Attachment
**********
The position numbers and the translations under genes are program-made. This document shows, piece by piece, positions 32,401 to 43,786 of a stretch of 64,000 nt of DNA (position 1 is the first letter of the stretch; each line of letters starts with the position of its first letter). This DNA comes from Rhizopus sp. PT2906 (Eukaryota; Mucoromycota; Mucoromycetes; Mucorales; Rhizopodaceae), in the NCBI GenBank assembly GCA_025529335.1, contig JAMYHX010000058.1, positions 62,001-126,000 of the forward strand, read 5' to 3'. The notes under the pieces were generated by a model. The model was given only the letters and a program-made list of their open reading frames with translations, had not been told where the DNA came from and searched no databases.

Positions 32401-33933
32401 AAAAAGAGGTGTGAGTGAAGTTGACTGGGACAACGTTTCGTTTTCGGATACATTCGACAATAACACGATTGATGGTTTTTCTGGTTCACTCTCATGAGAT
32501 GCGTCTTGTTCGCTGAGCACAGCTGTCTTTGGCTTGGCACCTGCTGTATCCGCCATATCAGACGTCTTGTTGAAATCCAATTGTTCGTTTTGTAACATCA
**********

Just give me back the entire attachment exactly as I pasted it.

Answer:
The position numbers and the translations under genes are program-made. This document shows, piece by piece, positions 32,401 to 43,786 of a stretch of 64,000 nt of DNA (position 1 is the first letter of the stretch; each line of letters starts with the position of its first letter). This DNA comes from Rhizopus sp. PT2906 (Eukaryota; Mucoromycota; Mucoromycetes; Mucorales; Rhizopodaceae), in the NCBI GenBank assembly GCA_025529335.1, contig JAMYHX010000058.1, positions 62,001-126,000 of the forward strand, read 5' to 3'. The notes under the pieces were generated by a model. The model was given only the letters and a program-made list of their open reading frames with translations, had not been told where the DNA came from and searched no databases.

Positions 32401-33933
32401 AAAAAGAGGTGTGAGTGAAGTTGACTGGGACAACGTTTCGTTTTCGGATACATTCGACAATAACACGATTGATGGTTTTTCTGGTTCACTCTCATGAGAT
32501 GCGTCTTGTTCGCTGAGCACAGCTGTCTTTGGCTTGGCACCTGCTGTATCCGCCATATCAGACGTCTTGTTGAAATCCAATTGTTCGTTTTGTAACATCA